Study Evaluates Alternative Access for TAVR in Older Adults
July 16, 2018—Results of a collaborative study from France and the United States evaluating alternative access for transcatheter aortic valve replacement (TAVR) in older adults were published by Abdulla A. Damluji, MD, et al in Catheterization and Cardiovascular Interventions. The investigators examined the outcomes of nontransfemoral (non‐TF) TAVR procedures, including transapical (TA), transaortic (TAo), transsubclavian (TSub), and transcarotid (TCa) techniques.
As summarized in Catheterization and Cardiovascular Interventions, the investigators conducted an observational study of all consecutive older patients who underwent non‐TF TAVR for symptomatic severe aortic stenosis with the Edwards Sapien (Edwards Lifesciences), CoreValve (Medtronic), Edwards Sapien 3 (Edwards Lifesciences), or Lotus (Boston Scientific Corporation) valves at three centers in France and the United States from April 2008 to February 2017. Baseline characteristics and clinical outcomes were defined according to VARC‐2 criteria.
The investigators reported that of 857 patients who received TAVR, 172 (20%) had an alternative access procedure: 45 (26%) TA; 67 (39%) TAo; 17 (10%) TSub; and 43 (25%) TCa. The preference for non‐TF access site was different between the two countries (United States: 39%, TA; 52%, TAo; 9%, TSub; 0%, TCa; vs France: 9%, TA; 23%, TAo; 11%, TSub; and 57%, TCa; P < .001).
Most patients who underwent TAo TAVR were older women (median age: 82 years, TA; 84, TAo; 81, TSub; 81, TCa; P = .043; women: 32 [27%], TA; 30 [55%], TAo; 10 [41%], TSub; 27 [37%], TCa; P = .021). The predicted Society of Thoracic Surgery risk of mortality was similar among groups (7%, TA; 7%, TAo; 6%, TSub; 7%, TCa; P = .738).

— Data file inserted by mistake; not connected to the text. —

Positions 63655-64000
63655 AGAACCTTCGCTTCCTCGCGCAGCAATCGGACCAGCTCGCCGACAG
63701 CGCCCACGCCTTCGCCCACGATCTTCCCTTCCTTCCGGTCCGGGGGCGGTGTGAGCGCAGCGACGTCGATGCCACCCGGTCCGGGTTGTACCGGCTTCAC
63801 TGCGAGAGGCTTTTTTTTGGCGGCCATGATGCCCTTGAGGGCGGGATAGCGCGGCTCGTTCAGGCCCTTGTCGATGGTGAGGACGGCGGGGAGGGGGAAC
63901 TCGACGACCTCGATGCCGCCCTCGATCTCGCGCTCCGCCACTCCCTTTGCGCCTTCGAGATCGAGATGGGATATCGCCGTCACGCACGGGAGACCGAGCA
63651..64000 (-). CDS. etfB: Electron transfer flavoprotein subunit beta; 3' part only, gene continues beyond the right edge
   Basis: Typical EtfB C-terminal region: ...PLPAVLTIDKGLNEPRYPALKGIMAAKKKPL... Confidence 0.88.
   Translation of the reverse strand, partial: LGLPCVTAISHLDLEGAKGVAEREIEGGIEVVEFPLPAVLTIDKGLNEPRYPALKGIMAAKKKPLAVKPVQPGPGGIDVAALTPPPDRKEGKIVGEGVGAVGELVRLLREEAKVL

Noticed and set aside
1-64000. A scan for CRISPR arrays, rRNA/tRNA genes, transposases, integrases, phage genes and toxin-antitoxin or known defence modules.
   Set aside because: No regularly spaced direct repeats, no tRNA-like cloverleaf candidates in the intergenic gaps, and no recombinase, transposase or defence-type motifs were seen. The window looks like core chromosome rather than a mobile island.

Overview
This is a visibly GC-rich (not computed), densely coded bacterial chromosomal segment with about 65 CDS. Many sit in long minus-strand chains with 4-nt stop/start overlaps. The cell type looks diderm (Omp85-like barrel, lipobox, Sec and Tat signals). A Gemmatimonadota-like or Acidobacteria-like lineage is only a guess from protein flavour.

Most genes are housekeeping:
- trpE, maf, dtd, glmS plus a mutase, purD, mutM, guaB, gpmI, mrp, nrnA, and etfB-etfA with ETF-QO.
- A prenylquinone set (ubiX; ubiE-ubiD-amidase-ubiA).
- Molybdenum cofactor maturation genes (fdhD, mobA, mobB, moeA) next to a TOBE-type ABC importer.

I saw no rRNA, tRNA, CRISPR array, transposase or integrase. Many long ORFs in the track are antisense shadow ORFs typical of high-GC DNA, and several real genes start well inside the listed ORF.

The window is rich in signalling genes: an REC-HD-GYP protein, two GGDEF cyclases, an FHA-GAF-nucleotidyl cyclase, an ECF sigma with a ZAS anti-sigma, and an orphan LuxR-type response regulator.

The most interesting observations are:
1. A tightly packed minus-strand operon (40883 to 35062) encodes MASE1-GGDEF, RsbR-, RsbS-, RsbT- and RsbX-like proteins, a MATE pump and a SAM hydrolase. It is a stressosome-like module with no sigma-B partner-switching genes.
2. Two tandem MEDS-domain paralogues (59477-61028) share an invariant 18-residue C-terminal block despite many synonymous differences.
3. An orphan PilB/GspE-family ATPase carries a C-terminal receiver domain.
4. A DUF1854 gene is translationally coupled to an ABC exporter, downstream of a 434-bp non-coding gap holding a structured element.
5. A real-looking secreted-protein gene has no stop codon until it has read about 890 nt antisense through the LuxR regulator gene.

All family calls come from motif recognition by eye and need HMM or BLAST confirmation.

No differences were observed in the frequency of paravalvular leak, intraprocedural bleeding, vascular complications, conversion to open heart surgery, or development of acute kidney injury. The highest in‐hospital mortality was observed in the TAo group (TA, 2%; TAo, 15%; TSub, 0%; TCa, 2%; P = .014). However, hospital length of stay and 1‐month and 1‐year mortality were similar among non‐TF techniques.
The study demonstrated that although regional differences exist in the choice of alternative access techniques, centers with high technical expertise can provide a safe alternative to traditional TF TAVR. Additionally, TAo TAVR was associated with higher in‐hospital mortality than other non‐TF approaches, and this may have reflected patient rather than procedural factors.
All alternative access techniques had similar mortality rates and clinical outcomes at 1‐year follow‐up. TCa access is safe and feasible compared with other non‐TF access techniques, concluded the investigators in Catheterization and Cardiovascular Interventions.